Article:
WSO2 ESB can be used as an intermediary component to connect different systems. When connecting those systems the availability of those systems is a common issue. Therefore ESB has to handle those undesirable situations carefully and take relevant actions. To cater that requirement outbound-endpoints of the WSO2 ESB can be configured. In this article I discuss two common ways of configuring endpoints.
Two common approaches to configure endpoints are;
- Configure with just a timeout (without suspending endpoint)
- Configure with a suspend state
Configure with just a timeout
This would suitable if the endpoint failure is not very frequent.
<endpoint name="SimpleTimeoutEP"> <address uri="http://localhost:9000/StockquoteService"> <timeout> <duration>2000</duration> <responseAction>fault</responseAction> </timeout> <suspendOnFailure> <errorCodes>-1</errorCodes> <initialDuration>0</initialDuration> <progressionFactor>1.0</progressionFactor> <maximumDuration>0</maximumDuration> </suspendOnFailure> <markForSuspension> <errorCodes>-1</errorCodes> </markForSuspension> </address> </endpoint>
In this case we only focus on the timeout of the endpoint. The endpoint will stay as Active for ever. If a response does not receive within duration, the responseAction triggers.
duration – in milliseconds
responseAction – when response comes to a time-out message one of the following actions trigger.
- fault – calls the fault-sequence associated
- discard – discards the response
- none – will not take any specific action on response (default action)
The rest of the configuration avoids the endpoint going to suspend state.
If you specify responseAction as “fault”, you can define define customize way of informing the failure to the client in fault-handling sequence or store that message and retry later.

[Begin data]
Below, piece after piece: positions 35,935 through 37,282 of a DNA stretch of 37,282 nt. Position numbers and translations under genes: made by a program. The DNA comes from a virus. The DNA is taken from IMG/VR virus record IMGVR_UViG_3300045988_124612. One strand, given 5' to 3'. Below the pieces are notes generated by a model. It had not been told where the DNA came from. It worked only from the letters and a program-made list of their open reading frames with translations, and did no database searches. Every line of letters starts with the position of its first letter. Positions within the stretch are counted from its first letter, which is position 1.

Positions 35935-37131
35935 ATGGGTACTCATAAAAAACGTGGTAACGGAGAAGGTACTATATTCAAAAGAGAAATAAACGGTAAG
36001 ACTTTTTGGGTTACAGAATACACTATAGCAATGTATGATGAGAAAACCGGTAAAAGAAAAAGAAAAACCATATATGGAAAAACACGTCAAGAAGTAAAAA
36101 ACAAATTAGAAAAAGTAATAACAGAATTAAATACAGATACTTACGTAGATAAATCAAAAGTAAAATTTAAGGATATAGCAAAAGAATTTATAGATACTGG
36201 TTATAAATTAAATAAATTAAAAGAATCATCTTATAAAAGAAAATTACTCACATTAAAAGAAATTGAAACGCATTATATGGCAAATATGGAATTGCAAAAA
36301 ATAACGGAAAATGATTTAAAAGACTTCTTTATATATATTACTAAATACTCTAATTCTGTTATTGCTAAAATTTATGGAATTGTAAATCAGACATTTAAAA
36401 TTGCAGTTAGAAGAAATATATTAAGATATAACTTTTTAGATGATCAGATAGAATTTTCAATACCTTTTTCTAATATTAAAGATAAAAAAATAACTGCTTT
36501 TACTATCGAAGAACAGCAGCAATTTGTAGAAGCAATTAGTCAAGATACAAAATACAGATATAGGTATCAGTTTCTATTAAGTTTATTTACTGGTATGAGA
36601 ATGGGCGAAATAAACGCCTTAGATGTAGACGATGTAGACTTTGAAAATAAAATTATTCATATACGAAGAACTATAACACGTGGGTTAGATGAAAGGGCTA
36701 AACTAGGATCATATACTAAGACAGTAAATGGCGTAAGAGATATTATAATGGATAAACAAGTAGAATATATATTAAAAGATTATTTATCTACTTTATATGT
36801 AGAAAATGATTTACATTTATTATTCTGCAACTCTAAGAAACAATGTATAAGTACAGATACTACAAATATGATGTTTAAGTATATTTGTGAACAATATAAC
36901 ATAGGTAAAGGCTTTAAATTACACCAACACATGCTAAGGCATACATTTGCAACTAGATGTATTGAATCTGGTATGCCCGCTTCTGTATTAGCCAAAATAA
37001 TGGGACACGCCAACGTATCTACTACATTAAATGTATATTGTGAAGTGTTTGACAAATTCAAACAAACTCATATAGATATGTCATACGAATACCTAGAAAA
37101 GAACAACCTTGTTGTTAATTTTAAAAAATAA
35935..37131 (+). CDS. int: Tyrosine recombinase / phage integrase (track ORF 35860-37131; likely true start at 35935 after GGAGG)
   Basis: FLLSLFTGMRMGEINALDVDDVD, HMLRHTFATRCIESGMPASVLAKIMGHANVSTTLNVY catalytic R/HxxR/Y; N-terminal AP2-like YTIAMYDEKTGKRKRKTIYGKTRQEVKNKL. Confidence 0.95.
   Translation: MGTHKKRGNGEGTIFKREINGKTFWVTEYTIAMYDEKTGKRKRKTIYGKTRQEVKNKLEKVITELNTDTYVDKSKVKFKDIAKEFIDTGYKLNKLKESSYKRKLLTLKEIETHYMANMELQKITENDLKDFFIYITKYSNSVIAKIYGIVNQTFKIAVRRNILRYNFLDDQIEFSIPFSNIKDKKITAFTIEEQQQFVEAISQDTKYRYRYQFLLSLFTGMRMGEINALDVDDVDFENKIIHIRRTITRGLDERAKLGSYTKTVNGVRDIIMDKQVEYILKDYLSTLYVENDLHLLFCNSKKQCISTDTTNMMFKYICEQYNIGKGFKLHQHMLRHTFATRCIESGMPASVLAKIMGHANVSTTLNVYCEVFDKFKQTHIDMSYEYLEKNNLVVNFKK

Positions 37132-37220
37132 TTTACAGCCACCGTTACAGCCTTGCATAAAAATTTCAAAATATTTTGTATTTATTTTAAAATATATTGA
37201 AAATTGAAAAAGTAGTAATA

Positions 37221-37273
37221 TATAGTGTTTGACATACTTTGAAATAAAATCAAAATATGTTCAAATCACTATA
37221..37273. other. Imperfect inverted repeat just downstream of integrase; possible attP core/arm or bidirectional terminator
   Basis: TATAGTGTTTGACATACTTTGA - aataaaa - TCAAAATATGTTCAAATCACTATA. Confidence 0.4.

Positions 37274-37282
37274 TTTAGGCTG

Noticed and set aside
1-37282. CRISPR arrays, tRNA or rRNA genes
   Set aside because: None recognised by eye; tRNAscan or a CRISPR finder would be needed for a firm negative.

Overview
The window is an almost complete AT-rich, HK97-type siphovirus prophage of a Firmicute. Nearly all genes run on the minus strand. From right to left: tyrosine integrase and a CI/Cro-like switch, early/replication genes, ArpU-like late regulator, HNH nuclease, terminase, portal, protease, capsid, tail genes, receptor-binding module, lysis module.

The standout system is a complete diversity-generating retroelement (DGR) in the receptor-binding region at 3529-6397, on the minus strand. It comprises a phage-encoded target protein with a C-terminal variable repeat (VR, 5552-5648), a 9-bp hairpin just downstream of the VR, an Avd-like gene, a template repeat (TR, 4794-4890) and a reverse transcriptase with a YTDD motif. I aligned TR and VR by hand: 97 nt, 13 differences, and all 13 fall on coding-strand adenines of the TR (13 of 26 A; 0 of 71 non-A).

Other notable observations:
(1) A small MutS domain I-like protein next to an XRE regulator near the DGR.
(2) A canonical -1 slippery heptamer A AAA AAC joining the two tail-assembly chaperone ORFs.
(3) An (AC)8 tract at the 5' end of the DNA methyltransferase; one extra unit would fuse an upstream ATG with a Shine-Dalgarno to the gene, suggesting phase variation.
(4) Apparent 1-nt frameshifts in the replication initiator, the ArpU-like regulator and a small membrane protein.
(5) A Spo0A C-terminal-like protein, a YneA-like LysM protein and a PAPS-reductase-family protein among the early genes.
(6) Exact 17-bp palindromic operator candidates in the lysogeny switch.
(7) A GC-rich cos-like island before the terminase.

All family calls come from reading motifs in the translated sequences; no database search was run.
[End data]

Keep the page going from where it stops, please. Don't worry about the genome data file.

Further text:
Configure with a suspend state
This approach is useful when connection failures are very often. By suspending endpoint, ESB can save resources without unnecessarily waiting for responses.
In this case endpoint goes through a state transition. The theory behind this behavior is the circuit-breaker pattern. Following are the three states:
- Active – Endpoint sends all requests to backend service
- Timeout – Endpoint starts counting failures
- Suspend – Endpoint limits sending requests to backend service
<endpoint name="Suspending_EP"> <address uri="http://localhost:9000/StockquoteServicet"> <timeout> <duration>6000</duration> </timeout> <markForSuspension> <errorCodes>101504, 101505</errorCodes> <retriesBeforeSuspension>3</retriesBeforeSuspension> <retryDelay>1</retryDelay> </markForSuspension> <suspendOnFailure> <errorCodes>101500, 101501, 101506, 101507, 101508</errorCodes> <initialDuration>1000</initialDuration> <progressionFactor>2</progressionFactor> <maximumDuration>60000</maximumDuration> </suspendOnFailure> </address> </endpoint>
In the above configuration:
If endpoint error codes are 101504, 101505; endpoint is moved from active to timeout state.
When the endpoint is in timeout state, it tries 3 attempts with 1 millisecond delays.
If all those retry attempts fail, the endpoint will move to suspend state. If a retry succeed, then endpoint will move to active state.
If active endpoint receives error codes 101500, 101501, 101506, 101507, 101508; endpoint will directly move to suspend.
After endpoint somehow moves to suspend state, it waits initialDuration before attempting any furthermore. Thereafter it will determine the time period between requests according to following equation.
Min(current suspension duration * progressionFactor, maximumDuration)
In the equation, “current suspension duration” get updated for each reattempt.
Once endpoint succeed in getting a response to a request, endpoint will go back to active state.
If endpoint will get any other error codes (eg: 101503), it will not do any state transition, and remain in active state.
In this article I have shown two basic configurations that would be useful to configure endpoints of WSO2 ESB. You can refer WSO2 ESB documentation for implementing more complex patterns with endpoints.
Timeout and Circuit Breaker Pattern in WSO2 Way: http://ssagara.blogspot.com/2015/05/timeout-and-circuit-breaker-pattern-in.html
Endpoint Error Codes: https://docs.wso2.com/display/ESB500/Error+Handling#ErrorHandling-codes
Endpoint Error Handling: http://wso2.com/library/articles/wso2-enterprise-service-bus-endpoint-error-handling/